Back in October, I decided I was going to plan for a med-free labor with a midwife. I was not very sure about it and thought I might really be losing my mind. But now that the baby is just a few weeks from making her debut, I am really confident with that decision. I want to touch on why I made it and what I have learned since then, but I need to make a disclaimer.
This is a sensitive subject that a lot of people have passionate views on. I love the passion and love the comments, even and especially the ones that don’t agree with me. Always feel free to leave them in a respectful way. I am excited about what I have learned and think it’s important to share because our culture presents a lot of mistruths about labor. I am thankful for my friends who have pointed them out to me and hope to do the same for others. That being said, the decision on how to labor is incredibly personal and each woman has the right to make her own choices free of judgment.
Okay then. Where to begin?
When I first found out I was pregnant after 2.5 years of trying, I was ecstatic. I didn’t know if I would ever get to experience pregnancy, delivery, breast feeding, and all of those little miracles biomothers get to be part of. I felt incredibly lucky and thankful to be part of something so cool.
And then I thought of an 8-pound baby coming out of my hoohaw and I was terrified.
When I pictured the delivery, I pictured what I had seen on television- lying in bed, feet in stirrups, screaming and cussing and crying. To be sure, the baby would make it all worth it, but nothing about that sounded fun.
I became interested in hearing other people’s birth stories. Most of my friends, like most women in the US, delivered with epidurals. Some had great experiences, others not so great. A few crazy friends delivered without drugs. Some of those births were easy, some were hard, but those friends all felt strongly about the benefits of natural birthing. No one suggested birthing was something they’d want to do for fun on a Saturday night, but my natural birthing friends spoke much differently of their labor experience than my medicated friends. Around the same time, I also became fascinated with international birthing statistics and the way birthing is treated in the US compared to other countries.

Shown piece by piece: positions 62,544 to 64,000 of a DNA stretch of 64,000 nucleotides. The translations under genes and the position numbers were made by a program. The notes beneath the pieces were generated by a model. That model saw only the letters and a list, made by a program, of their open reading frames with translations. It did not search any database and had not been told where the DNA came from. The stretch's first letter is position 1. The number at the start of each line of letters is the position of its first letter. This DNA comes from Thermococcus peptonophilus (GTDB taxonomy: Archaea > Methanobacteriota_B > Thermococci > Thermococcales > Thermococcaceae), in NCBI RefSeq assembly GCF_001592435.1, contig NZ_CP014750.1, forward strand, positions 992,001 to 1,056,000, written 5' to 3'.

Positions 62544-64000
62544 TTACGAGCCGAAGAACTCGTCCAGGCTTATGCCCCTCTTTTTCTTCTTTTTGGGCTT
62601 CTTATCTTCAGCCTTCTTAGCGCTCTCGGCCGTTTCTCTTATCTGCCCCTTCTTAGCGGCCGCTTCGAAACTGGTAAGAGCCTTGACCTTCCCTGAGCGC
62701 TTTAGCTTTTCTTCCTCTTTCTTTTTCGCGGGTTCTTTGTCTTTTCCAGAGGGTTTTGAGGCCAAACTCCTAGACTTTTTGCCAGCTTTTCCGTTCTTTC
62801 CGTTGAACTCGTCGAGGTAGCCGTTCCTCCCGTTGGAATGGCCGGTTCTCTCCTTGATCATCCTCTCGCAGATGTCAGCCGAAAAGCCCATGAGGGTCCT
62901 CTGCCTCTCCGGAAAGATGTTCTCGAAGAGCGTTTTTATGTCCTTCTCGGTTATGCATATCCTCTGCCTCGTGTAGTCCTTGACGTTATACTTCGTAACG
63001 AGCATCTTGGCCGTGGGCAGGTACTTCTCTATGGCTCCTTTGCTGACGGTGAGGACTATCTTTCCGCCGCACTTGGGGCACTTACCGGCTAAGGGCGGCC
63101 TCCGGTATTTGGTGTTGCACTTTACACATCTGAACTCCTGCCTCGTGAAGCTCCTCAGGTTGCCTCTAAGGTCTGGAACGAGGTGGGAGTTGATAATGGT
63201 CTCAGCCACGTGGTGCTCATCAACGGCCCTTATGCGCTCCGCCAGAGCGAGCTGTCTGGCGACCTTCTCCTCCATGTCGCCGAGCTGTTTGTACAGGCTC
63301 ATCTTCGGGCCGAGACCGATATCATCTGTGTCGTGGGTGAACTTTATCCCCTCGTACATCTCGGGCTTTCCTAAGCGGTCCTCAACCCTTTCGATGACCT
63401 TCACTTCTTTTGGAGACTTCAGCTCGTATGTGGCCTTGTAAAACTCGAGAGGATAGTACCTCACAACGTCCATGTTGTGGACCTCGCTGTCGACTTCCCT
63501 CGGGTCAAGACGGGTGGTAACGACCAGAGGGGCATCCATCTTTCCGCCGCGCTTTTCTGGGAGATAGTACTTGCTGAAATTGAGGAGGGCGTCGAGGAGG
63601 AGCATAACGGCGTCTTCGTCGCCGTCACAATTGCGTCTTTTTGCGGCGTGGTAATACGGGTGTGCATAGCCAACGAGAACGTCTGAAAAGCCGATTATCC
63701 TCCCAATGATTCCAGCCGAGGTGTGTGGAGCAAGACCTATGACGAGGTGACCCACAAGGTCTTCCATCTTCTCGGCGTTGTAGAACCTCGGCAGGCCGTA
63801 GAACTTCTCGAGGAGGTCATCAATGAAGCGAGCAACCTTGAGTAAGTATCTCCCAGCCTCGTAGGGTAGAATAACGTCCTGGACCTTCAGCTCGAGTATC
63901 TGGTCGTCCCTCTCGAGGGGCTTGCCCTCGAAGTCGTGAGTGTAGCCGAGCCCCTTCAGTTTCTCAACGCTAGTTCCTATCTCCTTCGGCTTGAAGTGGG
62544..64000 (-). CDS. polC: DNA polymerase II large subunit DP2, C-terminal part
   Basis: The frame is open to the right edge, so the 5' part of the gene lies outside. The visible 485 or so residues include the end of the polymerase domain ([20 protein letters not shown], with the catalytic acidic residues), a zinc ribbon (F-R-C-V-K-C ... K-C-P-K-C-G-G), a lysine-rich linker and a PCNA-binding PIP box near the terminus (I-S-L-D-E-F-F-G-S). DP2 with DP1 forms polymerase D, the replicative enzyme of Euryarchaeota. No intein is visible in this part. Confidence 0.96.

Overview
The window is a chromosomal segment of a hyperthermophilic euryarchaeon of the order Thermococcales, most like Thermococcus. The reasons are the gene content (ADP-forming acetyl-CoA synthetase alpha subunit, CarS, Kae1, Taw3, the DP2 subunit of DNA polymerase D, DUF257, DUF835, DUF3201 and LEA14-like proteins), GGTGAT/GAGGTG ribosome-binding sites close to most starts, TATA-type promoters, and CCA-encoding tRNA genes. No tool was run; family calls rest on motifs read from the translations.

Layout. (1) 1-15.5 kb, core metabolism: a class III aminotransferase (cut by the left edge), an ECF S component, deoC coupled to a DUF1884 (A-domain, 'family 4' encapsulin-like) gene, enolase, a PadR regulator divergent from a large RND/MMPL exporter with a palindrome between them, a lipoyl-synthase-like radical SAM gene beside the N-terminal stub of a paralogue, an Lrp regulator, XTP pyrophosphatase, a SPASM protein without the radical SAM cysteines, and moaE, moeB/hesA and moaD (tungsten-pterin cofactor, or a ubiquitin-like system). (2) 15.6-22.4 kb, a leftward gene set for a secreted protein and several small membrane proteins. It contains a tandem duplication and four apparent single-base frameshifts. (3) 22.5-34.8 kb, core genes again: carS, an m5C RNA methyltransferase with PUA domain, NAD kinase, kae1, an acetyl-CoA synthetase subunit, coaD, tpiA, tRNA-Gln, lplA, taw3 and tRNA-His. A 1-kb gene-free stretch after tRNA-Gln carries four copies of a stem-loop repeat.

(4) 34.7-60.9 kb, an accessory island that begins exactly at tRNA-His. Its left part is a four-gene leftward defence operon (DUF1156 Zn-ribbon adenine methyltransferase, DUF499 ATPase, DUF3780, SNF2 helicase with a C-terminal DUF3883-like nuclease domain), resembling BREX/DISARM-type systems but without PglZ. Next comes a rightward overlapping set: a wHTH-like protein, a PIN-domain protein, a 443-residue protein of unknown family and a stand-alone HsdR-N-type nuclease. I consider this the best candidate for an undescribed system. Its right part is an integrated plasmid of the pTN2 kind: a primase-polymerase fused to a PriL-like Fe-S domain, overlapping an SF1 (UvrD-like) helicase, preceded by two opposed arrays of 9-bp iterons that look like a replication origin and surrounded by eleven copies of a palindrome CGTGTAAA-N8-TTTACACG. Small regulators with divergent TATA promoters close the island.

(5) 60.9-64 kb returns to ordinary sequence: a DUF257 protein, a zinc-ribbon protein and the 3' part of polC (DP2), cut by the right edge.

I saw my regular OBGYN and planned to deliver at my regular hospital. I had to sign something that said they would not accept or look at birth plans. At the time I didn’t even think about having a birth plan-I thought they were kinda weird-but it really turned me off that they wouldn’t even look at them.
A little more research showed me that my hospital, while a good hospital, did not have a great reputation for honoring the laboring mother’s wishes. They have high C-section and medical intervention rates. With all this swirling in my head, I decided that if I was going to deliver at that hospital I might want a doula. A doula is trained professional that provides physical and emotional support during labor. They are not qualified to deliver a baby, but they have the medical knowledge to talk with doctors and advocate for the mother’s wishes. Births with doulas present have much lower rates of C-section, foreceps, and vacuum deliveries. Since the husband and I know nothing about medicine and will pretty much do whatever the doctor tells us is best for the child, I thought it would be nice to have someone there who could question and speak up for us if the doctor was pushing for unnecessary intervention or pressuring us into something we weren’t sure we wanted to do.
After meeting with just one doula, we totally changed our plans.
I am not against medicine. Usually, you take medicine or go to the hospital when the body is not working the way it is intended to work. Maybe a bone or tendon moved a way it was not supposed to move. Maybe the arteries around your heart are clogged, or your kidneys are not functioning properly. Perhaps a virus has invaded your body or the chemicals in your brain are not balanced. There are a million things that can go wrong with your body and require treatment. But is pregnancy and giving birth one of them?
I don’t think so. I think pregnancy and birth are times when your body is doing exactly what it is made to do (even if it takes your body 2.5 years to realize that)! Assuming you are in good health and the pregnancy is uncomplicated, why would you want to mess with that? I decided I didn’t.
And then a funny thing happened. I still wasn’t completely sold on this idea, but my fear about giving birth evaporated. Which was really strange, since by making this decision I knew I was going to feel more pain. But I felt free. I felt in control. I felt empowered.
Next time I’ll talk about the different philosophies of labor and some of the risks of medical interventions.